Neuronal P-Rex1 repression: a key factor in early-life environmental cigarette smoke exposure mediated risk of asthma

Project: Research project

Project Details

Description

Early-life environmental cigarette smoke (ECS) exposure alters airway innervation and increases the incidence of asthma later in life, but the mechanisms remain undefined. We recently identified neuronal P-Rex1 as an important regulator of airway innervation and its expression was markedly down-regulated in mice exposed to early-life ECS. Objective: To define the mechanism and importance of P-Rex1 repression in early-life ECS- induced airway hyperinnervation and hyperresponsiveness (AHR), the pathophysiologic hallmark of asthma. Long-term goal: to determine whether targeting neuronal P-Rex1 provides a new strategy for preventing early-life ECS-related asthma progression. Findings: 1) P-Rex1 is highly expressed in neurons but not airway cells. 2) P-Rex1 knockout (KO) mice exhibit airway smooth muscle (ASM) hyperinnervation and AHR. WT mice exposed to early-life ECS showed similar phenotypes with 60% reduction of P-Rex1 in vagal ganglia. Severing vagus nerves attenuated AHR of these mice. 3) ECS exposure enhances brain-derived neurotrophic factor (BDNF) secretion from ASM cells, serving as a target-derived signal for neurite growth of mouse vagal sensory neurons in vitro. 4) P-Rex1 over-expression blocked BDNF-stimulated neurite growth whereas loss of P-Rex1 markedly sensitized these neurons to BDNF stimulation. 5) ECS-elevated interleukin (IL)-6 down-regulates P- Rex1 and enhances BDNF-stimulated neurite growth that is blocked by a PKC inhibitor. Hypothesis: IL-6 repression of neuronal P-Rex1 plays a crucial role in early-life ECS-induced ASM hyperinnervation and AHR of asthma. We will test this hypothesis using molecular, cellular, and animal models. Aim 1: To elucidate the mechanism of early-life ECS-exposure-induced neuronal P-Rex1 repression. We hypothesize that IL-6 represses neuronal P-Rex1 via a PKC-dependent mechanism. We will first use siRNAs to silence P-Rex1 in mouse vagal sensory neurons to assess the importance of P-Rex1 in IL-6 potentiation of BDNF-induced neurite growth. We will then investigate if restoration of P-Rex1 expression attenuates IL-6 stimulatory effects. Finally, we will use inhibitors and siRNAs to identify the PKC isoforms responsible for IL-6-induced P-Rex1 repression and neurite growth. Aim 2: To investigate the pathologic importance of neuronal P-Rex1 repression in early-life ECS exposure-related asthma. We hypothesize that IL-6 repression of neuronal P-Rex1 is a critical determinant in the development and severity of early-life ECS-related asthma. WT and P-Rex1 KO mice will be exposed to ECS or air for 10 days beginning on postnatal day (PND) 2. AHR will be assessed by invasive tracheostomy 24h after a re-exposure of mice to acute insult of ECS or allergen house dust mite on PND59. Effects of early-life ECS exposure on ASM innervation and phenotype (remodeling, contractility) will be examined. Whether loss of P-Rex1 exacerbates early-life ECS-induced ASM hyper-innervation and AHR will be determined. Finally, we will determine whether oral administration of IL-6 inhibitor LMT-28 ameliorates early-life ECS-induced mouse AHR by preventing P-Rex1 repression and ASM hyperinnervation.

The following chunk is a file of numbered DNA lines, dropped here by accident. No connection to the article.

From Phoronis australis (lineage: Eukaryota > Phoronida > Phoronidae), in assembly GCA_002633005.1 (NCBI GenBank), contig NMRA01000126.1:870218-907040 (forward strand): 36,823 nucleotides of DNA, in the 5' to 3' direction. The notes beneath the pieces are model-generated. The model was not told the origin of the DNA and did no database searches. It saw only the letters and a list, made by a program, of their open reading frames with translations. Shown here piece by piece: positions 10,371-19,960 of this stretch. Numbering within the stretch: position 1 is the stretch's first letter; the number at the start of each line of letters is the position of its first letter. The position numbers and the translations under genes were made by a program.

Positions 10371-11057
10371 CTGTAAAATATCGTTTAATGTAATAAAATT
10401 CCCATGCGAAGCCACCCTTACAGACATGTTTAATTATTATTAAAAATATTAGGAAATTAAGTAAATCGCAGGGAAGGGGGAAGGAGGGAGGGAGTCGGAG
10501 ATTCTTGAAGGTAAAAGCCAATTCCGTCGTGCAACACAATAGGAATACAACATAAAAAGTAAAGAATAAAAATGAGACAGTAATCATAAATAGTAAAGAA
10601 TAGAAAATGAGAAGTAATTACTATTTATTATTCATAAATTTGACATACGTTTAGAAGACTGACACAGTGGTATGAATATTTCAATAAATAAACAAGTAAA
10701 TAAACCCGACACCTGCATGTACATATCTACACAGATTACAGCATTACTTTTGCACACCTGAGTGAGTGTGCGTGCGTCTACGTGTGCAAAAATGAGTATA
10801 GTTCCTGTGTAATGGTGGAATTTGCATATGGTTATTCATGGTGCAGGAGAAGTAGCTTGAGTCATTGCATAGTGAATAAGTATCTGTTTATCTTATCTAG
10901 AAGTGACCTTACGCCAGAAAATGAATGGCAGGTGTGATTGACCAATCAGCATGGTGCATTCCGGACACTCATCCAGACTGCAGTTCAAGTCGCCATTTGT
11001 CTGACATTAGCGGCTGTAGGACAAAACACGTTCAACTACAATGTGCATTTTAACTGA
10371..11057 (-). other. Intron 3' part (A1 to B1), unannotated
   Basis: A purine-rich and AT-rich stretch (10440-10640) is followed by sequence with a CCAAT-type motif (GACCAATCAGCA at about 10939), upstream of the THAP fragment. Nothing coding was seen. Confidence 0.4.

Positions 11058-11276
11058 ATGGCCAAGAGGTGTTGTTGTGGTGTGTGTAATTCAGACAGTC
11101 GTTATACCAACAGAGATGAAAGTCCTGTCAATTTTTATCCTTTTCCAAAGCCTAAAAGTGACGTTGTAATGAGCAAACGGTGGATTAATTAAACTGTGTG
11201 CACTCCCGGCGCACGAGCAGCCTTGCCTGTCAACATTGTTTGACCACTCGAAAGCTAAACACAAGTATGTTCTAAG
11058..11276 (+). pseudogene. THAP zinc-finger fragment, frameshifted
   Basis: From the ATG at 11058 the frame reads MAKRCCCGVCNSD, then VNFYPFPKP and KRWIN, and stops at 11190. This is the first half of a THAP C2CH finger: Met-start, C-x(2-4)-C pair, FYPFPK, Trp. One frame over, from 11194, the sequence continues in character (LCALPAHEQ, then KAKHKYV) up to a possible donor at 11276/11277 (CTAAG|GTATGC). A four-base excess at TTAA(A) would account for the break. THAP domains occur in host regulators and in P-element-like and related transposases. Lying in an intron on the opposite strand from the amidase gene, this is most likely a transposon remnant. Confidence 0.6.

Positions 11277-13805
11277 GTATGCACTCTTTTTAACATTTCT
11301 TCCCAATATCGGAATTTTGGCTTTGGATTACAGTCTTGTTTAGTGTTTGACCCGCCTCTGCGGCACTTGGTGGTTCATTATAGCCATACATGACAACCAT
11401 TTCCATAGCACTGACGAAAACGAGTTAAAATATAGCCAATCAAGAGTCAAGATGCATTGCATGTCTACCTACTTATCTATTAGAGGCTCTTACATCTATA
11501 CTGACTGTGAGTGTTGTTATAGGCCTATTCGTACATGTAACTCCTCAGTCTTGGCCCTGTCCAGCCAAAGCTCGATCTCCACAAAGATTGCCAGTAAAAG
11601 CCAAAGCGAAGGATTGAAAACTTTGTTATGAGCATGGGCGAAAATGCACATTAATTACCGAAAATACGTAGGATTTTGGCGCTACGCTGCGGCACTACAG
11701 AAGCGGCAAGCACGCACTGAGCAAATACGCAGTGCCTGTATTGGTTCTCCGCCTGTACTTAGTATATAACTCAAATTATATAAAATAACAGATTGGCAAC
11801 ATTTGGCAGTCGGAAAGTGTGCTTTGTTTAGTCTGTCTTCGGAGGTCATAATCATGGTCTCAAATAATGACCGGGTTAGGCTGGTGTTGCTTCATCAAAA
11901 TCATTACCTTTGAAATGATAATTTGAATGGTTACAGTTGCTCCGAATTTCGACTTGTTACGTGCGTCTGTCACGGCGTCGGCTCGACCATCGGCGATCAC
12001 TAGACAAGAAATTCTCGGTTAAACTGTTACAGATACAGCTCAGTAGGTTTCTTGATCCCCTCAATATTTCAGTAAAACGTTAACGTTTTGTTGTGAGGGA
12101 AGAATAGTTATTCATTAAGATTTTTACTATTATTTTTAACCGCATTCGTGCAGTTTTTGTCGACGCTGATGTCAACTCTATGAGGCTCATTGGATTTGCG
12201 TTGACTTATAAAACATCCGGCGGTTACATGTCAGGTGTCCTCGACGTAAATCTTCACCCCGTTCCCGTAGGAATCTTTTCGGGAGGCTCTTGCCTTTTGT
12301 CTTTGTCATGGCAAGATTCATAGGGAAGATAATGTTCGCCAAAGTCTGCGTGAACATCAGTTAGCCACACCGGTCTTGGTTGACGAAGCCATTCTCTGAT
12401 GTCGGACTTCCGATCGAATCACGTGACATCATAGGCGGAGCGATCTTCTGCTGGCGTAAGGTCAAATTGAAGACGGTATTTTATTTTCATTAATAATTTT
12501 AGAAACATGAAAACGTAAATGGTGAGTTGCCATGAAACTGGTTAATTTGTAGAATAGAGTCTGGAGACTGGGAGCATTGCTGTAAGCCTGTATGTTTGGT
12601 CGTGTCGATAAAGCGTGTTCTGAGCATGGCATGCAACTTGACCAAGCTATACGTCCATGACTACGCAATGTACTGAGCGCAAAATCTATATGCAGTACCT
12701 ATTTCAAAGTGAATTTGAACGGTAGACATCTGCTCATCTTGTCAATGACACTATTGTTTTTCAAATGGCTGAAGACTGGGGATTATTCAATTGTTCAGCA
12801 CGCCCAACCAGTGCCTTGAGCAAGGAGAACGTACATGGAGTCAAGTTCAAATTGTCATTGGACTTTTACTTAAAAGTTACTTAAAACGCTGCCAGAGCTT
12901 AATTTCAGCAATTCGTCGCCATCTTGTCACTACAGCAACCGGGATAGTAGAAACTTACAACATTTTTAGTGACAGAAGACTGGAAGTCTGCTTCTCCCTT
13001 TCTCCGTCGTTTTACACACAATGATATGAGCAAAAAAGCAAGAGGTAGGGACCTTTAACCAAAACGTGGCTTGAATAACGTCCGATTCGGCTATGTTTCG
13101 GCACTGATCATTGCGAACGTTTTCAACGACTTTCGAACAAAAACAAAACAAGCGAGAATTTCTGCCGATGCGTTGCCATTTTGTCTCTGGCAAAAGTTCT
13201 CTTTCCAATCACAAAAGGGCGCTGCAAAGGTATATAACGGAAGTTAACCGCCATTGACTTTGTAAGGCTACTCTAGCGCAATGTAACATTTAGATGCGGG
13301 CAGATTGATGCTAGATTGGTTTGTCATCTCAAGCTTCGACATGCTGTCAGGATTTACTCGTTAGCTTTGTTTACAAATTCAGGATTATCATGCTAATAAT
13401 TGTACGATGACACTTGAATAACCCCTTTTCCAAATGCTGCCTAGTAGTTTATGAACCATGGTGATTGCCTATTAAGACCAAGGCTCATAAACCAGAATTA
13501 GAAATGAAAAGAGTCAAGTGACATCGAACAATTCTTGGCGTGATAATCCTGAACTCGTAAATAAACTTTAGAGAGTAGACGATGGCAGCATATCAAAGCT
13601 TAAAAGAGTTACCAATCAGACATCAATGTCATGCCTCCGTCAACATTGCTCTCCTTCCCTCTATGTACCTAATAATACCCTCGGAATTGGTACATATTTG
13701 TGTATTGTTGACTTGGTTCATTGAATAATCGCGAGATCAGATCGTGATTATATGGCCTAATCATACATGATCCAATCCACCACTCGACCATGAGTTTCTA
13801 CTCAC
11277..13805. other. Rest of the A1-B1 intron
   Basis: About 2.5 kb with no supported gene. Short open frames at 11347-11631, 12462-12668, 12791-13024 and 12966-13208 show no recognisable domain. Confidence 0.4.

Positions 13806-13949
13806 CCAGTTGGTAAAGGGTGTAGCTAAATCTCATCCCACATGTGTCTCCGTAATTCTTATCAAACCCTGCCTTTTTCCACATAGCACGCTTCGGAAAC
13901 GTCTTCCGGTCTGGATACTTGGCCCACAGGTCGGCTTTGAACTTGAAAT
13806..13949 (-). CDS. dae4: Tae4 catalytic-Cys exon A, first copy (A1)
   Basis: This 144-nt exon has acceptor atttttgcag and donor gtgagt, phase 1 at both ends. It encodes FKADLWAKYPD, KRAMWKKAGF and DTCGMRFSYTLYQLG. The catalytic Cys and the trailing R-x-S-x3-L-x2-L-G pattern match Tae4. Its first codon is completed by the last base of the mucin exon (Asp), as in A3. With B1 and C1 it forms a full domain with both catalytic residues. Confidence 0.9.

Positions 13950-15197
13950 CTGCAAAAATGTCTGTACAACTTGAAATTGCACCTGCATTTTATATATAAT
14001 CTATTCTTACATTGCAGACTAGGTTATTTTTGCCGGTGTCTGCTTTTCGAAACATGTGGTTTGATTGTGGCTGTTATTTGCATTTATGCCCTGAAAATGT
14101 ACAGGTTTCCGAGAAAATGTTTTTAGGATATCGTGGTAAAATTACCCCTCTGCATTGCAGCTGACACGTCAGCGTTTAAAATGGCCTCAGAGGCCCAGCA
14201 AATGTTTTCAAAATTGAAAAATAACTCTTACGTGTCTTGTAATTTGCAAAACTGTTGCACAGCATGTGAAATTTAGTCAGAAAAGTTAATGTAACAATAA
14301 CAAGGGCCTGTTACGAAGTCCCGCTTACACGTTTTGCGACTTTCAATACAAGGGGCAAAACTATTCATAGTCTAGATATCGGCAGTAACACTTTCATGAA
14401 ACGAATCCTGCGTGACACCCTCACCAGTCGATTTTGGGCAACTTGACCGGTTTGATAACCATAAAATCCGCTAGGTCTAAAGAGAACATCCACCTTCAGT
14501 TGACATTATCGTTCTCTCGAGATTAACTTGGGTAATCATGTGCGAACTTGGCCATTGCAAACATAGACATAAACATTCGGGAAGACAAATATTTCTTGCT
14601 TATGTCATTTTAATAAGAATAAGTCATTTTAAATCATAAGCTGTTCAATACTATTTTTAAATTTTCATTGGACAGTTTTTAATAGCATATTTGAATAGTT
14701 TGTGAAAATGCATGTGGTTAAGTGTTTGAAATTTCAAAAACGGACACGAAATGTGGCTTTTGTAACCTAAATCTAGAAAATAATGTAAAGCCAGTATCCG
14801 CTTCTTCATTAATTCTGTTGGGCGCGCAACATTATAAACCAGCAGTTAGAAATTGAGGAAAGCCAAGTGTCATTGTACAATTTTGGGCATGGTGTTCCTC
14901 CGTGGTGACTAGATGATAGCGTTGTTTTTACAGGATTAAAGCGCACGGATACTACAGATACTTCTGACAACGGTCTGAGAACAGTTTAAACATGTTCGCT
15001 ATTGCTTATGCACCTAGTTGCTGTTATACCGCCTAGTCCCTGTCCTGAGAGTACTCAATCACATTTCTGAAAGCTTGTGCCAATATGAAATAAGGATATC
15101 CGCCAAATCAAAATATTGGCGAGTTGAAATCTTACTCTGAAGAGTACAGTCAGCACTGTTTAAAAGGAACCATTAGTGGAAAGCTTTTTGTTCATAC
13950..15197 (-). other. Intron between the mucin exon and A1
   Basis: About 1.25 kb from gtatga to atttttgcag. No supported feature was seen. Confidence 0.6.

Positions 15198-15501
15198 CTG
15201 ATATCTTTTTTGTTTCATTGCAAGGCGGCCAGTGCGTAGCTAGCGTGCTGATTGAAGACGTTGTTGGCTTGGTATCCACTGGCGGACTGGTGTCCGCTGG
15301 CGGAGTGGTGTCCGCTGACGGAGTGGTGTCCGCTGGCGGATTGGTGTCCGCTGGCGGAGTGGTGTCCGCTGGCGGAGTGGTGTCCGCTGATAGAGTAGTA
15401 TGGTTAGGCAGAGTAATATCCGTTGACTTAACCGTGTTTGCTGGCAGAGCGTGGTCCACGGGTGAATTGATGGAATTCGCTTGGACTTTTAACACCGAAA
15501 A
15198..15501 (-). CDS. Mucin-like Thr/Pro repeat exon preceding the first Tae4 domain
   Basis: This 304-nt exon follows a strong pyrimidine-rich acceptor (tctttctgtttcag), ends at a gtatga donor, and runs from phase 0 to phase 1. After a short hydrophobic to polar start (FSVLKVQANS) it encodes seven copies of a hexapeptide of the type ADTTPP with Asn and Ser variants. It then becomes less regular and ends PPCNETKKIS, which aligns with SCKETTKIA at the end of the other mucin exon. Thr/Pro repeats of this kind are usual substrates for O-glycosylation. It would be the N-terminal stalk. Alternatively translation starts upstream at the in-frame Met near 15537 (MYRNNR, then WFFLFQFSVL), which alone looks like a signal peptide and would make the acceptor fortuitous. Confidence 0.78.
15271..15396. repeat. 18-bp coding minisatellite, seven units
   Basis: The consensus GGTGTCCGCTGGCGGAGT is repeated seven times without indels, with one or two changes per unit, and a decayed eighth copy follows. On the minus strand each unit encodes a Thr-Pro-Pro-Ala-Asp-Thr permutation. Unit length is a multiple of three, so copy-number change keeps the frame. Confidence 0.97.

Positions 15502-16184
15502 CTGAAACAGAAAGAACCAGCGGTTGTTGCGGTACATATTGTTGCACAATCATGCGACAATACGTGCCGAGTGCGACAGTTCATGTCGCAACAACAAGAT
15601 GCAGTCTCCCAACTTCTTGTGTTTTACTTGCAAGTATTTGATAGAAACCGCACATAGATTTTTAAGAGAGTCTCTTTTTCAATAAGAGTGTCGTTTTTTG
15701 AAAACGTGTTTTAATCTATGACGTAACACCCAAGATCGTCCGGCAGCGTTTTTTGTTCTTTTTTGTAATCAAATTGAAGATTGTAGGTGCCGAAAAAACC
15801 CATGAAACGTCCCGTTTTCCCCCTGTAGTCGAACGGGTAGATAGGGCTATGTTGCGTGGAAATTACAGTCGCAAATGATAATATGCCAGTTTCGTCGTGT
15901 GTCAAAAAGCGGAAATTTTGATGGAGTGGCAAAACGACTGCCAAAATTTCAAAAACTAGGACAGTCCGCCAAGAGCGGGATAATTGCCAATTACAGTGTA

StatusFinished
Effective start/end date4/1/193/31/20

Funding

  • National Institute of Environmental Health Sciences: $218,250.00

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